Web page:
GPP Climate Change


Sponsor: WPI Global Projects Program
Sponsor Liaison: Professor Ingrid Shockey
Student Team: Raul Arias-Philippi, Ryan Carnemolla, Aidan Mayer, Cameron Williams
Abstract: In studying climate change, the focus is often placed solely on scientific data, yet this is not necessarily correlated to how the public perceives the topic. People understand the world through the lens of their own experiences and, therefore, experiences provide a strong insight into the perceptions of an individual or community. This project captures on video Londoners’ climate change experiences through personal interviews with the general population, climate experts, and activists. Storytelling has long been an effective method of communicating personal experiences and through combining this with real experiences, this project communicates London’s climate change story to the world.
Link: Storying Climate Change London Report
Storying Climate Change London Presentation

Executive Summary

In the world today, there are few issues that are as widely problematic as climate change. There are also few issues that are as misunderstood. To address such a global issue, humanity needs to reach a common understanding. While climate science has provided a plethora of evidence to prove the threat that climate change poses, this has not necessarily translated into understanding or action. Climate scientists have identified an “action gap”, which refers to the disparity between recommendations climate scientists give to curb emissions, and the general public’s perception and desire for response (Bushell, 2017). The Global Projects Program (GPP) at WPI, and by extension this project, has sought to address this disparity. By collecting and presenting personal experiences of climate change we hope to create a more empathetic connection between people and the effect we all have on our planet. To do so, we traveled to London, England, the capital of the United Kingdom and a city with a high level of climate awareness (Cecil, 2019). We researched and represented the experiences of London residents and how they help to shape the climate change perception of the community by interviewing members of the public.

Climate change is a global threat to humanity. As the planet grows increasingly hotter as a result of uncurbed human activity, the environment and mankind’s experiences with the natural world change. Although the Earth’s average temperature fluctuates naturally, the sudden increase in humanity’s industrial activity beginning in the 19th century has drastically increased the amount of heat-trapping gasses in the atmosphere (greenhouse gasses), leading to a variety of previously unseen and dangerous phenomena observed around the world (severe storms, shorter winters, hotter summers, forest fires, etc.).  

In the U.K. particularly, these effects have been manifested as record high temperatures, frequent flooding, and increasingly severe storms. London particularly has experienced high temperatures, highlighted by high average temperatures during the winter and a record heatwave in 2019. The citizens of London have a reputation of being politically minded and unafraid to participate in their parliamentary democracy both directly (voting) and indirectly (political activism). In 2019, 100,000 residents participated in the organized climate strike, raising alarm over the climate’s vulnerability and future effects on humanity. Locally, the organized climate activist group Extinction Rebellion (XR) has played a key part in both raising awareness in the public consciousness and pressuring local government to adopt environmentally sustainable legislation. By gathering the stories and opinions of members of the general public, activist groups, and climate experts, the clearer picture of climate change’s societal impact can be discerned.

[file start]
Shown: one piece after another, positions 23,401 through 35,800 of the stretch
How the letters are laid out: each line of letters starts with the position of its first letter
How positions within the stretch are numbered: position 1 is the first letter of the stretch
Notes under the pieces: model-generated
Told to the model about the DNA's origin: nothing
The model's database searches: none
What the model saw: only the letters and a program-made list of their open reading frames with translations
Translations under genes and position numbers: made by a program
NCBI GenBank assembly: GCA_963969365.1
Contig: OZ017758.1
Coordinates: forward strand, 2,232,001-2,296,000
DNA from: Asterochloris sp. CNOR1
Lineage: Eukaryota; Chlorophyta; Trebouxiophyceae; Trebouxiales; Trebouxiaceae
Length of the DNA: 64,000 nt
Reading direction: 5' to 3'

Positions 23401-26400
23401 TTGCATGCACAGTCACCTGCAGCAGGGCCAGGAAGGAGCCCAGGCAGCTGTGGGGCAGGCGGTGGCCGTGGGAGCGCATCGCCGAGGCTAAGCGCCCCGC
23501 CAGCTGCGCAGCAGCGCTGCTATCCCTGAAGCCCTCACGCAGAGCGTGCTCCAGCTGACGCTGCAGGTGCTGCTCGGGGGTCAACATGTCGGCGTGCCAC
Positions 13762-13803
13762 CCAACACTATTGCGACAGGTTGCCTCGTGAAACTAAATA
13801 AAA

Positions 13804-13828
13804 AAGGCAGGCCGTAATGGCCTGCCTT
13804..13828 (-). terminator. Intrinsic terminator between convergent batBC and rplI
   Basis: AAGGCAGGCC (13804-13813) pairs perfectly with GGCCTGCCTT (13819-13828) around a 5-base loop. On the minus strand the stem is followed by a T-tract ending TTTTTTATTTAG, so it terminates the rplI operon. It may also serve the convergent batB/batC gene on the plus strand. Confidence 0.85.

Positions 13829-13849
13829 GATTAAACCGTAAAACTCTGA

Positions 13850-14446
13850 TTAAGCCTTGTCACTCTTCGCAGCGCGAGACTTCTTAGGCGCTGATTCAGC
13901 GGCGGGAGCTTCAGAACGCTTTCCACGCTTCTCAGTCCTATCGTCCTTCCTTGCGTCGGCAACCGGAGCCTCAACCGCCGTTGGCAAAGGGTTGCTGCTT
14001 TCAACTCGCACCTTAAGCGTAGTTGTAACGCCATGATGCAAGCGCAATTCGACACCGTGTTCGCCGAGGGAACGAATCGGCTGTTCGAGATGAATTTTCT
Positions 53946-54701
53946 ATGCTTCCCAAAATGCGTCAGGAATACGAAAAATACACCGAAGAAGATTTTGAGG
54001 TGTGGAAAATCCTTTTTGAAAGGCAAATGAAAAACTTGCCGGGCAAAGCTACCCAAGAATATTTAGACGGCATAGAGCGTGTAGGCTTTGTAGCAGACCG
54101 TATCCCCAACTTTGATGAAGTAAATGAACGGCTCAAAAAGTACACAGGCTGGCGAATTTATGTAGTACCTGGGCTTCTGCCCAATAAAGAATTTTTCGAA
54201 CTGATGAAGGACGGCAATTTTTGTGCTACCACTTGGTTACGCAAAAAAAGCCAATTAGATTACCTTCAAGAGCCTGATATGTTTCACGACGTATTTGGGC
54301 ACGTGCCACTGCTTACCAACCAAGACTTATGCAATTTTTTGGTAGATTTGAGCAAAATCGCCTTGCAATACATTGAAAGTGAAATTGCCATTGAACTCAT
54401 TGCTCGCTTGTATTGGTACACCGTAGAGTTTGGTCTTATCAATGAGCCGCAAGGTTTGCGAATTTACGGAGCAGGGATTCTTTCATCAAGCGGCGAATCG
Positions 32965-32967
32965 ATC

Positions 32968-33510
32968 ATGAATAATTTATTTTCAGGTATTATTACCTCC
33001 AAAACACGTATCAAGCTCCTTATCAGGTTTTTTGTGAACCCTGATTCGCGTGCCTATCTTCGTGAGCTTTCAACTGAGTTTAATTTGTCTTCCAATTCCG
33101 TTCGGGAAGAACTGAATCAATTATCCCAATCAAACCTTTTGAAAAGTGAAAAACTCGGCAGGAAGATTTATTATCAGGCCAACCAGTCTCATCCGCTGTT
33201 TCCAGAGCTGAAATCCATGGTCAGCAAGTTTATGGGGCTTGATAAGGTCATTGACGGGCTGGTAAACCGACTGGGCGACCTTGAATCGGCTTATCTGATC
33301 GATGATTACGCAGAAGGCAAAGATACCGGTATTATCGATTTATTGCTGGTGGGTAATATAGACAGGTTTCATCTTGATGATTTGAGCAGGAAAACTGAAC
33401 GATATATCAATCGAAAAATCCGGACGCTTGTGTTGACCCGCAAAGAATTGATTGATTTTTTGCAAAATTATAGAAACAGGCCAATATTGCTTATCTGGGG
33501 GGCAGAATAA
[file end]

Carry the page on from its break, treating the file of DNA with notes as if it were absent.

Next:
Storytelling is one of the oldest parts of human civilization. Sharing personal experiences with others serves several purposes from education to entertainment. Stories, and media conveying stories, is often categorized into different genres (adventure, non-fiction, etc.). For sharing the stories of climate change, the preferred format has often been informative documentaries which focus on the science behind climate change, and highlighting ways individuals, governments, and corporations must play their part to reduce carbon emissions to protect our environment. Not all documentaries, however, are purely scientific, as often times they can focus on societal events such as political movements. These documentaries can oftentimes focus on the narratives of individuals, which are intrinsically more relatable than scientific data. Documentaries are a powerful tool for both recording and presenting important events (such as climate change), making them relatable to the audience, and in some cases, inciting the audience to take action.